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Every day after lunch, I read what is called the “Daily Office Lectionary”. It is my daily bible devotional reading. The Daily Office Lectionary is an assortment of scripture passages assigned to particular days throughout the year. Every day there are a number of Psalms, a selection from the Old Testament, something from Acts or the Epistles, and part of the Gospels to read. It is a good way to continually read the bible and read parts of the bible you might miss on Sunday mornings. It is also an excellent way of stumbling over biblical connections you might miss or forget otherwise. And that is exactly what happened on Monday.
I have made the connection between Romans 8:36 and Psalm 44 before. Romans 8:36 says, “For your sake we are being killed all the day long; we are regarded as sheep to be slaughtered.” That is a direct quotation from Psalm 44 and one of the first notes you come across in the margin of your bible or study material. I had cross referenced the link long before it popped up in the lectionary readings on Monday. Romans 8 and particularly Romans 8:31-39 is one of the most used passages in funeral services and is also one of the most hopeful statements of faith in the entire bible after all. I have read it many times before and it is one of my favorites. It is powerful because from the quotation from Psalm 44 above, Paul goes on to write, “No, in all these things we are more than conquerors through him who loved us. For I am sure that neither death nor life, nor angels nor rulers, nor things present nor things to come, nor powers, nor height nor depth, nor anything else in all creation, will be able to separate us from the love of God in Christ Jesus our Lord.” This passage represents a significant “divine yes” to humanity in Christ. I was familiar with it.
Until this week, I do not think I have read the passages chronologically, though. That is to say before Monday’s lectionary, I had never read Psalm 44 before Romans 8:36 and that makes a tremendous difference. If you have not read Psalm 44 recently, please do. Psalm 44 is a cry for help. It is a faithful lament to God for rescue. In many ways, it is the plea and prayer we most often lift up: “God I love you. I believe in you. Why is this happening to me?” The Psalm finds its climax with the quote from Romans 8:36, “For your sake we are being killed all the day long; we are regarded as sheep to be slaughtered.” It then moves on to beg God to “Awake!” (Psalm 44:23) and “Rise up; Come to our help!” (Psalm 44:26).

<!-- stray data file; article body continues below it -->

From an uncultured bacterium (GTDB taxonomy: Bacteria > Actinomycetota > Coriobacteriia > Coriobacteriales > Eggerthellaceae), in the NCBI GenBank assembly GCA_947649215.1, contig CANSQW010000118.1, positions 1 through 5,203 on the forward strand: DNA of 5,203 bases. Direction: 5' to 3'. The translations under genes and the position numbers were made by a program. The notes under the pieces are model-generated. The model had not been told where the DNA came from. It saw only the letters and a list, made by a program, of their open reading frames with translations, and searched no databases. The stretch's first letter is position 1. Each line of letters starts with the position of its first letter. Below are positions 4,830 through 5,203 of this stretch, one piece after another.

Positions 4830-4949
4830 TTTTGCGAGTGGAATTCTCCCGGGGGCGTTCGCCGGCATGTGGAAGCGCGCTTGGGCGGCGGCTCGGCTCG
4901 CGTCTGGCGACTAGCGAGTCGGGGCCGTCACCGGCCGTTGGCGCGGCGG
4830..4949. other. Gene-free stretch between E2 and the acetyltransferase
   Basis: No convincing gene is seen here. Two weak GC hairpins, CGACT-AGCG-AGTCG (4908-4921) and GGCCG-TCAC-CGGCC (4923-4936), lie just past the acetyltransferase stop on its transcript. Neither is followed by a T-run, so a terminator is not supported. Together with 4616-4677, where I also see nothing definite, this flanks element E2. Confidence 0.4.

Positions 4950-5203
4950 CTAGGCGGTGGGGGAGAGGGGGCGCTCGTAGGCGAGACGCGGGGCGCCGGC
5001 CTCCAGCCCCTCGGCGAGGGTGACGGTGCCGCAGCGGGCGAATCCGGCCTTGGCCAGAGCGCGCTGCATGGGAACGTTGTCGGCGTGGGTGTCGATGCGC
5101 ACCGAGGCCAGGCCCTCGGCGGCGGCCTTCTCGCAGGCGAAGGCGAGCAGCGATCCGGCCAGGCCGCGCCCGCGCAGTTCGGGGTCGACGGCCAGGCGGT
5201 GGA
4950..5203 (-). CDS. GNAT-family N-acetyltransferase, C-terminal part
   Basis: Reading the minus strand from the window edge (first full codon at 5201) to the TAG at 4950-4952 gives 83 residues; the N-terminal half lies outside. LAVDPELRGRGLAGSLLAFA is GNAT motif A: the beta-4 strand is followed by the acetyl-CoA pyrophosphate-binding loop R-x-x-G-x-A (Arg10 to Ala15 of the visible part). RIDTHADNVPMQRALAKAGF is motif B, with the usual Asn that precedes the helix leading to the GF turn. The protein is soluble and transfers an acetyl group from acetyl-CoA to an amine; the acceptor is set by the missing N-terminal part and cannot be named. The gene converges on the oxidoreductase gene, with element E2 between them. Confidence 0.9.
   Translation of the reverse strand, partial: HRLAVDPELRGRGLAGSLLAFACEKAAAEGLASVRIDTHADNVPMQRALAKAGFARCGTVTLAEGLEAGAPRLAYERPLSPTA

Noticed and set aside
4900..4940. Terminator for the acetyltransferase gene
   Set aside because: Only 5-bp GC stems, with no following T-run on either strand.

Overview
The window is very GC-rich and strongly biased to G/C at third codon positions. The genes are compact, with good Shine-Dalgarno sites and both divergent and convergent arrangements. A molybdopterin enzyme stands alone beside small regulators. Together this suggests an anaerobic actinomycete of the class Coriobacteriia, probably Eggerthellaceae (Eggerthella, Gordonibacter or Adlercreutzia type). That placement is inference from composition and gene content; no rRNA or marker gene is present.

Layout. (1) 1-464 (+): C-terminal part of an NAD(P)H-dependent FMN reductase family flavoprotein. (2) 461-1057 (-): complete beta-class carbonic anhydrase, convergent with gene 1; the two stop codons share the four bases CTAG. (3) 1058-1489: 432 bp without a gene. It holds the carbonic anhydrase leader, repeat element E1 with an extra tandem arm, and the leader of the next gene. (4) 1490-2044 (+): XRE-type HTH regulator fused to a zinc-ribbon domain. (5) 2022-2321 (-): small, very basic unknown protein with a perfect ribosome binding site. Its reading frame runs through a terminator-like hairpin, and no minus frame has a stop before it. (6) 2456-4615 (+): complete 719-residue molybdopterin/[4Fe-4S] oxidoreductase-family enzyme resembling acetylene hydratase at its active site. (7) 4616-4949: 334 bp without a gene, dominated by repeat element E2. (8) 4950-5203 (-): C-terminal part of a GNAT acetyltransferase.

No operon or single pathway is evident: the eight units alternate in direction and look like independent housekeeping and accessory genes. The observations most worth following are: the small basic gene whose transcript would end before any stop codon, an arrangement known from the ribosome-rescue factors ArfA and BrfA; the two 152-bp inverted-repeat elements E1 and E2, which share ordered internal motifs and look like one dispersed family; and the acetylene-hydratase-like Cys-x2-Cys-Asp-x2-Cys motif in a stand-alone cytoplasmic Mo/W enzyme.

This passage and the connection to Romans 8 is so remarkable when viewed chronologically because it highlights just how much Jesus Christ was (and is) the answer to long repeated prayers. And more so, how ironically, it is exactly by dying as the slaughtered sacrificial lamb, like in Psalm 44, that Christ is the answer to that cry for help. It is through his life, death, and resurrection that we are united with God and it is shown that nothing can separate us from God (Romans 8). It is for these kinds of whimsical, providential encounters with scripture that I am so thankful for it and for God’s hand in our reading it.
How has scripture come alive for you? What powerful connections have you made?